However, in the 1990s there was a long pause in this case. Only in 1998 the historical center of Lviv was included in the List (about 2500 objects from the XIII century to the 30s of the XX century). The monuments included in 1989 and forgotten for years were without movement in the Preliminary list, the next offer from Ukraine was recorded as early as 2000 – Sofiyivka Dendrological Park.
There was a certain revival in the late 2000s, when the role of the Ukrainian National Committee ICOMOS in this case was consolidated by the relevant provision of the Law of Ukraine “On Cultural Heritage Protection” and cooperation of public experts with ministries and government agencies, primarily with the State Service of National Cultural Heritage of Ukraine. . For 8 years, starting from 2005, four more nominations of cultural heritage have been made to SHS:
1) “Struve Geodetic Arc” (2005, cross-border nomination containing four Ukrainian sites in Katerynivka, Felshtyn, Baranivka, Khmelnytsky region and in Staro-Nekrasivka, Odessa region);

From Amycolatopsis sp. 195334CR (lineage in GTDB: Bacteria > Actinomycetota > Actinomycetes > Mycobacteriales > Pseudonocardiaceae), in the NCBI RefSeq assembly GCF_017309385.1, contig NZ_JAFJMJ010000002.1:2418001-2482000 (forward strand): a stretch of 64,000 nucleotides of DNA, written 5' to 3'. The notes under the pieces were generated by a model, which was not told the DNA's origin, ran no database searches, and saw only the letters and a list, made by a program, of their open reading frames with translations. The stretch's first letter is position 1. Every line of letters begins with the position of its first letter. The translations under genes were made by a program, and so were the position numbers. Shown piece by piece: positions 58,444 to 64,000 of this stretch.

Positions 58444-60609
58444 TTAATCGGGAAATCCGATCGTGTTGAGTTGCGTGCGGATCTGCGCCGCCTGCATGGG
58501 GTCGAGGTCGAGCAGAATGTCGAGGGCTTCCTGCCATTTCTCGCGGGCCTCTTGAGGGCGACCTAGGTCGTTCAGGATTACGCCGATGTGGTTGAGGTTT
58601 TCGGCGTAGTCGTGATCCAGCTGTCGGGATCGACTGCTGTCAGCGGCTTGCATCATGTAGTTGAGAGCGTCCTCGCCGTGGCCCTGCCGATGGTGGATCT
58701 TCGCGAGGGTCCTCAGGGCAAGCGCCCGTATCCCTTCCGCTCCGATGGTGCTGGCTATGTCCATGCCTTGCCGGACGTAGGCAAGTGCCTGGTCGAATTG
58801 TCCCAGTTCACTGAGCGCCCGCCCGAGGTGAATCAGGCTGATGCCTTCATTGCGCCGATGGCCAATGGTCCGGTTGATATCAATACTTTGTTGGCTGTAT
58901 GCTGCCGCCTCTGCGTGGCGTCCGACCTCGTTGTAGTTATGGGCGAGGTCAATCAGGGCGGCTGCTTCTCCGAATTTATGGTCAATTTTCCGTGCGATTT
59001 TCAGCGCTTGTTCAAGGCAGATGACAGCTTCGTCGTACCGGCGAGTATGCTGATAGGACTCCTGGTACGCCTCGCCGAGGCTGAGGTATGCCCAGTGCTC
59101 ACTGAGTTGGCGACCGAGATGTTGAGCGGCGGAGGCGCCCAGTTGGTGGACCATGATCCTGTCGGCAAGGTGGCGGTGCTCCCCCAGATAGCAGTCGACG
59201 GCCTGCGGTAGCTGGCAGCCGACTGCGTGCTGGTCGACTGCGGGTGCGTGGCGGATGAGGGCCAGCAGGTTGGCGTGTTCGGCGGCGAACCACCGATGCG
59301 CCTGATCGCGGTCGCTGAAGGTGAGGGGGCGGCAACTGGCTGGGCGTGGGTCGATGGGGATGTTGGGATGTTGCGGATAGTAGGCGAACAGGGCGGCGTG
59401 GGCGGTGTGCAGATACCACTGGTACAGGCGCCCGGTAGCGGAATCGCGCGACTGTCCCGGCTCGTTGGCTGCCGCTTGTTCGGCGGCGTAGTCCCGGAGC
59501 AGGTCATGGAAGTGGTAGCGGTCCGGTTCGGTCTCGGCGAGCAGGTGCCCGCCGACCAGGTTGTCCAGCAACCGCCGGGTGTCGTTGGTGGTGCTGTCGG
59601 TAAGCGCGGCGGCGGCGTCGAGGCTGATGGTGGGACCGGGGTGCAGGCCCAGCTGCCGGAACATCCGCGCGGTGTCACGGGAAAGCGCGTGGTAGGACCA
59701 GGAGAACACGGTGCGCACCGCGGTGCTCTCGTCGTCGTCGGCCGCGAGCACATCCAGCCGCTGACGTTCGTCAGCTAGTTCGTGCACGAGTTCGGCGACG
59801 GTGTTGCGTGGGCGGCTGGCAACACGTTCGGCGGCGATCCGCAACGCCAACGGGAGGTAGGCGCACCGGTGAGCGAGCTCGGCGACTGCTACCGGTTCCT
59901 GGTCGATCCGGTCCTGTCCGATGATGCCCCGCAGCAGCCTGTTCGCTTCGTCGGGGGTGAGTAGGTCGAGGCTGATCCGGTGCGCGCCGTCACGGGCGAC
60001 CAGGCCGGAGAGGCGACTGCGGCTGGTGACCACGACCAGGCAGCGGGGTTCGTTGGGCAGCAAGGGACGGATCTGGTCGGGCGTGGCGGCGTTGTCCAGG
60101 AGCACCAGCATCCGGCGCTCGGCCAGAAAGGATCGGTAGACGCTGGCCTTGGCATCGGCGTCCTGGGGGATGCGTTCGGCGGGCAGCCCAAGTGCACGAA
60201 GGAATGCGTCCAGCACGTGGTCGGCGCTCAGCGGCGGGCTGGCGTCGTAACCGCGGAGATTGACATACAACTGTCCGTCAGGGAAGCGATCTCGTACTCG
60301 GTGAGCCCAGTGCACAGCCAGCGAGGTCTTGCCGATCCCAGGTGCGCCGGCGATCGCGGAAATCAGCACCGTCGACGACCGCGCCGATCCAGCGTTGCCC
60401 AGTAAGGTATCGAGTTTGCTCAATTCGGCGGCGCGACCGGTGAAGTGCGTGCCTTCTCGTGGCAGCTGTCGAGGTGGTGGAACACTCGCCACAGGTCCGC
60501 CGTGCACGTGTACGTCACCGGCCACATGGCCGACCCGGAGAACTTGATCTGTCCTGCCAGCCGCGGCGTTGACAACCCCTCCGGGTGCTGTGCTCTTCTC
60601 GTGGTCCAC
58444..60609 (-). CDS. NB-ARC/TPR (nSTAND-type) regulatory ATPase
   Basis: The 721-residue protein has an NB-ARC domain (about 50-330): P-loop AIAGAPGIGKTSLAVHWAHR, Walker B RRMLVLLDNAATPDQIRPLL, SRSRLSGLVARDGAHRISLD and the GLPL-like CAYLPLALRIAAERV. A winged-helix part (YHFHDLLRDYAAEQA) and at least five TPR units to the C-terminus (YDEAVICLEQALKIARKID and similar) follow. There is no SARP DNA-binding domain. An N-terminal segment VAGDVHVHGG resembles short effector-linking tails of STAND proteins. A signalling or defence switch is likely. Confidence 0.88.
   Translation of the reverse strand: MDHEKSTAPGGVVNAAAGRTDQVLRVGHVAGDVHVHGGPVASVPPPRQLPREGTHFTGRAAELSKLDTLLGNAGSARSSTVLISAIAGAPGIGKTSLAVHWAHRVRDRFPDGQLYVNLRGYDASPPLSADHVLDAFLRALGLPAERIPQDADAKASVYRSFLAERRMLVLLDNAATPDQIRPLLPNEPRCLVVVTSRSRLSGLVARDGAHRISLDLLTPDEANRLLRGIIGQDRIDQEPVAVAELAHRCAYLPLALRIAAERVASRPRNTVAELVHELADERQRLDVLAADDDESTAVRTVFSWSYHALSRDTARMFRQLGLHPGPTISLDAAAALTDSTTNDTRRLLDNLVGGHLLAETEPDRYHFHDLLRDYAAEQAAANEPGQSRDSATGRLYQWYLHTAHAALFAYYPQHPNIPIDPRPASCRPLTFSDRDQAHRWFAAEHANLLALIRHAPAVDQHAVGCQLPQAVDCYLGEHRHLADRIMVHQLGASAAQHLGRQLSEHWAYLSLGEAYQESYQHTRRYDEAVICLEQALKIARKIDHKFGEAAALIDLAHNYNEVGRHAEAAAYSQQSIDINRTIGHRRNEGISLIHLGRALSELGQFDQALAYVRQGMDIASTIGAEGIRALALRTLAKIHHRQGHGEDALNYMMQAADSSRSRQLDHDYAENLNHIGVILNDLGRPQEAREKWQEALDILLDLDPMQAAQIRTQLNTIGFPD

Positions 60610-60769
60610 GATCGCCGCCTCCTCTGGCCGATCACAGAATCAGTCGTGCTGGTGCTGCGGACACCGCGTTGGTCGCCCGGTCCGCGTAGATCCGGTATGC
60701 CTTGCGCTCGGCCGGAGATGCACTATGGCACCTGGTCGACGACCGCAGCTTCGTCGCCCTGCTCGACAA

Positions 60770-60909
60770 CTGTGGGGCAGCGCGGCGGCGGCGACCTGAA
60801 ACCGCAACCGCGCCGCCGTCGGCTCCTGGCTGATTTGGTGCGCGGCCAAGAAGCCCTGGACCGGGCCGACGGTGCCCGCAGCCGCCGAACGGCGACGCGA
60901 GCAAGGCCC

2) “Palace of the Metropolitans of Bukovina and Dalmatia, Chernivtsi” (2011);
3) “Wooden churches of the Carpathian region” (2013, cross-border with Poland);
4) “The ancient city of Chersonesos Tavria and its choirs” (2013).
In the Preliminary List, 16 positions are now allocated to Ukrainian monuments, which may be statistical evidence of the planned work of Ukrainian agencies in preparation for the regular sessions of the UNESCO World Heritage Committee, which raised the issue of nomination of the following sites. These are, in particular, the following objects:
1) the historical center of Chernihiv IX-XIII centuries. (1989);
2) the tomb of Taras Shevchenko and the Shevchenko National Reserve (1989);
3) the cultural landscape of the Kamyanets-Podilsky canyon (1989);
4) Askania-Nova National Steppe Biosphere Reserve (1989);
5) Sofiyivka Dendrological Park (2000);
6) Bakhchisaray Palace of the Crimean Khans (2003);
7) the archeological site “Stone Grave” (2006);